Ridazz Roulette!

The Passage of a Few People Through a Rather Brief Moment in Time #274 - The Edge of Oblivion


One or more persons during a certain period drop their usual motives
for movement and action, their relations, their work and leisure activities,
and let themselves be drawn by the attractions of the terrain and the
encounters they find there.

It's a bike ride.

Started by user nathansnider and user theroyalacademy.

This week we meet at 8:30 AM
at Union Station.
We will take a 9am train.
We will return by train later in the day; see below for more information.

On this bike ride, you might expect:
- inconvenient passageways
- oblique strategies
- Oulipian constraints
- disorientation
- reorientation
- "cover" versions of other people's rides, performed with amateurish enthusiasm
- amateurish enthusiasm
- pool halls
- bowling alleys
- karaoke
- geocaching
- full moon picnics
- traffic median tea parties
- rivers that no longer exist
- smell tourism
- Couchwick v2.0

- usually 20-35 miles
- usually some hills
- a medium pace (probably not for beginners; certainly not a hustle)
- few stops, short stops
- but we're not in a rush; we don't need to run every light
- victory donuts!


This week:

The Edge of Oblivion

In the summer of 2012, San Bernardino filed for protection under Chapter 9
of the U.S. Bankruptcy Code. At the time, it was the largest city to have ever
done so. Though the recent global economic crisis exacerbated its problems,
San Bernardino had actually been in decline since the 80s. It was dealt an
especially serious blow in 1994 with the closure of Norton Air Force Base --
a loss of 10,000 jobs from the area.

Today, the city struggles on. Location, mixed with desperation, has made it
an attractive site for vast fulfillment centers: Kohl's, Mattel, and most recently
Amazon. But the adult unemployment rate nonetheless remains over fifteen
percent. Many commercial buildings stand vacant. It is by no means a ghost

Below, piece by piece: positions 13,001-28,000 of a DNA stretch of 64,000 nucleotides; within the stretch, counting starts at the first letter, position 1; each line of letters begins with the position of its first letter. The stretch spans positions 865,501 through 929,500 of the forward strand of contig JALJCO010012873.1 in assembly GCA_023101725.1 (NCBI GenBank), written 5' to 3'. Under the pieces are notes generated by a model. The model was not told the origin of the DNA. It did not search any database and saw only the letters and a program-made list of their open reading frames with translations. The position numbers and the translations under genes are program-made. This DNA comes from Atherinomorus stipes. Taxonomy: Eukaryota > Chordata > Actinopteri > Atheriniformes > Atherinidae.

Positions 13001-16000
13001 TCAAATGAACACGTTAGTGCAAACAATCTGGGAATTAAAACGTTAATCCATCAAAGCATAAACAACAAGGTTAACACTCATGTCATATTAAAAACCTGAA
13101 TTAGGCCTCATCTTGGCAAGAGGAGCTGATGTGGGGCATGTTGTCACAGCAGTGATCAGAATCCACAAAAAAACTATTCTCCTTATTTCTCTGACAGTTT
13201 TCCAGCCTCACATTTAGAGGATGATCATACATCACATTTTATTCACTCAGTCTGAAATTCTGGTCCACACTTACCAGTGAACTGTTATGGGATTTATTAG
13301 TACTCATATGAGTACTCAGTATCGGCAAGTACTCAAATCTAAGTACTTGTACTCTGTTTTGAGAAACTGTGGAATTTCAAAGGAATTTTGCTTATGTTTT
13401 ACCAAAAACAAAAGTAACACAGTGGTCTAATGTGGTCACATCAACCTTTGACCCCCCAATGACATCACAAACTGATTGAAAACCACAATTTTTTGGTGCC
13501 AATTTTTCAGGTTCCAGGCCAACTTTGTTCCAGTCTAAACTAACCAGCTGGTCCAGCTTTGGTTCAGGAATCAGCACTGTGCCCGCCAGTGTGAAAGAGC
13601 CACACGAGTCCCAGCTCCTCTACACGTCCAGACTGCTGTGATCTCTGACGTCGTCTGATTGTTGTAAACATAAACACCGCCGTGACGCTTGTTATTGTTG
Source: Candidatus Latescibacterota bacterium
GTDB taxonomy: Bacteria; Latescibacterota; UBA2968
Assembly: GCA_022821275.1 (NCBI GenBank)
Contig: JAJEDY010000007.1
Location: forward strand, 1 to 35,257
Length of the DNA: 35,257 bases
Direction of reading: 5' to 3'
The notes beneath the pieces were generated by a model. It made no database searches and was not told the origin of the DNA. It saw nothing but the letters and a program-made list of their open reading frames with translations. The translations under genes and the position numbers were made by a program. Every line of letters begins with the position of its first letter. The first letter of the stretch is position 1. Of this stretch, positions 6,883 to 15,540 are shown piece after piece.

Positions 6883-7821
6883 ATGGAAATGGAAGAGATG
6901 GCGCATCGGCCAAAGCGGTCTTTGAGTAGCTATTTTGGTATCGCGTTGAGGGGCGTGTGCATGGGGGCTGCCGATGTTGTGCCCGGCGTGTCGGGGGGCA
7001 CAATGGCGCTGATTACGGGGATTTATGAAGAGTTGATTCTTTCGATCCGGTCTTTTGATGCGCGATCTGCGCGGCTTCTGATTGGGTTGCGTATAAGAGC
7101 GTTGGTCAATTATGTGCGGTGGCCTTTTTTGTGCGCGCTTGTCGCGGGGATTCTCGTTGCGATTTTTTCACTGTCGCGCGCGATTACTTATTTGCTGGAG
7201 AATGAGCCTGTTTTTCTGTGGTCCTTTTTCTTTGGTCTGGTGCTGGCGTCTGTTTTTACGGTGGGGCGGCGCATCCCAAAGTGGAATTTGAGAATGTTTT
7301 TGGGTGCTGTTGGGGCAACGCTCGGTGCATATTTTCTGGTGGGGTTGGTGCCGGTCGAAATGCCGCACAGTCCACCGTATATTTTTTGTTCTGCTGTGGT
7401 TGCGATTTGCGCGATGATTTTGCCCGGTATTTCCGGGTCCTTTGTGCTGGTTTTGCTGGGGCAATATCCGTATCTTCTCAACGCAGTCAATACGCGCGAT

town, but with so many idle hands and spaces, an eerie stillness pervades
many parts of the city. Even the fulfillment warehouses sit like silent
monuments in the landscape.

This week, as announced previously, we will be traveling by train to explore
new territory. We will head out to San Bernardino, in Empire's inland abode,
and visit some of its places that fall on one side or the other of oblivion.
Some are shells, some are scars, and some are wide open spaces, ready to
be occupied by some new, massive venture conjured forth.


- As noted above, we will be meeting on SATURDAY this week AT UNION
STATION at 8:30 IN THE MORNING. We'll gather in the corridor with the
ramps to the tracks and head up to the train together shortly before it
departs. PLEASE BE ON TIME and purchase your ticket before you meet
up with us. Weekend day passes are $10. If you miss the train, you are out
of luck!

- It is not uncommon for many of the ticket machines to be out of order,
resulting in ridiculously long queues. Do not expect to show up at the station
5 minutes before the train and be able to make it on.

- If you prefer to drive out there instead, meet us at the San Bernardino
Metrolink station at 10:45am. Be there on time; we are not waiting there.

- The route is a little over 35 miles. There is one fence to hop. There are
multiple long, off-road portions. There is one very steep hill, also off-road,
which we will have to walk up. Clipless shoes are NOT recommended.

- We will stop for lunch at a restaurant TBD. Bring a lock. The lock will also
be useful at our final stop.

- Depending on which train we manage to catch, we will return to Union Station
at either 5:15, more likely 6:40, or possibly even 8:15pm

- Bring water; bring sunscreen; bring extra layers of clothing

- This is the first of four planned once-monthly, weekend, daytime rides this
fall/winter. The others will be on Dec. 6, Jan. 10, and Feb. 7.


For the latest information about each week's ride, join our mailing list:

For more information about past rides, visit our website:

For miscellaneous images, information, and links, take a look at our tumblog:



All cities are geological;
you cannot take three steps
without encountering ghosts
bearing all the prestige of their legends.

Posted by theroyalacademy